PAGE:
Tommy was overjoyed when I bid successfully on Storm Over Manhattan, one of Lozowick’s most handsome and characteristic prints, copies of which can be found in the collections of the Pennsylvania Academy of the Fine Arts and the Fine Arts Museums of San Francisco as well as in our apartment, where it hangs just outside our kitchen, directly above Childe Hassam’s Storm King. It’s a special favorite of Mrs. T, and I think of her every time I look at it.
It was back in 1995 that I met Tommy LiPuma, who produced albums by George Benson, Natalie Cole, Miles Davis, Bill Evans, João Gilberto, Dan Hicks, Paul McCartney, Randy Newman, and countless other musicians of note. I attended one of the recording sessions for Diana Krall’s All for You: A Dedication to the Nat King Cole Trio, which Tommy produced and whose liner notes I subsequently wrote. I found him charming—most people did, I gather, though I suspect he could also be scary—but there was no particular reason for the two of us to strike up an acquaintance at the time, so we didn’t.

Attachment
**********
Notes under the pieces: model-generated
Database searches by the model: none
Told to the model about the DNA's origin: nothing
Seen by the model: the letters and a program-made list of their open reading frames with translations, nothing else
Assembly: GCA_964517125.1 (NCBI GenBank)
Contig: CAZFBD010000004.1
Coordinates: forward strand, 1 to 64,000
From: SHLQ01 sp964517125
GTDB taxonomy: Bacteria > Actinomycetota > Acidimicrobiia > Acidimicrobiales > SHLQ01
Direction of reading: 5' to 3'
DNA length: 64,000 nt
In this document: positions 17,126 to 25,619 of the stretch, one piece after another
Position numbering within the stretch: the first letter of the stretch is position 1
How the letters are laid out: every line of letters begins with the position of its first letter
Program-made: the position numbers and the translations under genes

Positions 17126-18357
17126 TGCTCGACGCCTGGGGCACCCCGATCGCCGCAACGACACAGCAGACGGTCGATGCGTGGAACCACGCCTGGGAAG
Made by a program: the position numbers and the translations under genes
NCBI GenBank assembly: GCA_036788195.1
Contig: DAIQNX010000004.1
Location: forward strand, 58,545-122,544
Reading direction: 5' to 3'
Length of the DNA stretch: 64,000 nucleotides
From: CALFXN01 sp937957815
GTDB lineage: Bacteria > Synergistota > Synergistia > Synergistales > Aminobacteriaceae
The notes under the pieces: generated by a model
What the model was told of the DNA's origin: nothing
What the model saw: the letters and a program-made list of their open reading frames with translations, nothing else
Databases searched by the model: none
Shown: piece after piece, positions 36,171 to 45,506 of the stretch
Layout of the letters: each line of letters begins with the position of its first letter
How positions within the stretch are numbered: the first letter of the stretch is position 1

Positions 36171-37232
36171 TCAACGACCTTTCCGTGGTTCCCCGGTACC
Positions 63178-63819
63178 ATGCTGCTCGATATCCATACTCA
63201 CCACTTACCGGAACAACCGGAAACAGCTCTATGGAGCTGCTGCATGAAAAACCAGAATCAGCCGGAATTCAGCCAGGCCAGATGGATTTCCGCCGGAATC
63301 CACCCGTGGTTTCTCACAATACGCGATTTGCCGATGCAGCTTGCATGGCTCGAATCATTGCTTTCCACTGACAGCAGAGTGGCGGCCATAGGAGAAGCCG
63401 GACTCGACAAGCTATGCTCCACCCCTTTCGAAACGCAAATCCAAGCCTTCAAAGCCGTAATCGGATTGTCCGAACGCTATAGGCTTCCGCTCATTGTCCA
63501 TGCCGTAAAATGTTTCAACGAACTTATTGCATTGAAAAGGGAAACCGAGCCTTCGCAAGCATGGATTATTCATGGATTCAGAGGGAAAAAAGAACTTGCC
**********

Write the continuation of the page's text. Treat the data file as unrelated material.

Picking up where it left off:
It wasn’t until I found out eight years later that Tommy was an art collector of high seriousness that I got to know him a bit. I wrote a Washington Post column about a gallery show of his collection of paintings by American moderns, from which he learned that we shared a passion for the paintings of Arnold Friedman. A few months later he invited me over to his Manhattan apartment to look at the rest of his collection.
From then on we had lunch every couple of years, happily eating pasta and trading jazz-world and art-world gossip. He was the perfect luncheon companion, smart, likable, and utterly honest, and he had marvelous taste both as a producer and as a collector. Much to our mutual amusement, we discovered that we had once both bid on the same Friedman canvas (he won, of course—money talks). It was Tommy who suggested to me that Mrs. T and I might want to consider acquiring a lithograph by Louis Lozowick, a piece of advice that we hastened to take.
In order to divert those of you who, like me, are staying home these days, I’ve been posting images of some of the prints and paintings that hang on the walls of our Manhattan apartment—the “Teachout Museum,” as a friend calls it. My latest image is of Storm Over Manhattan, a 1935 lithograph by Louis Lozowick, an American precisionist who specialized in printmaking. I was introduced to Lozowick’s work by the late Tommy LiPuma, a more than casual acquaintance whom I got to know a quarter-century ago: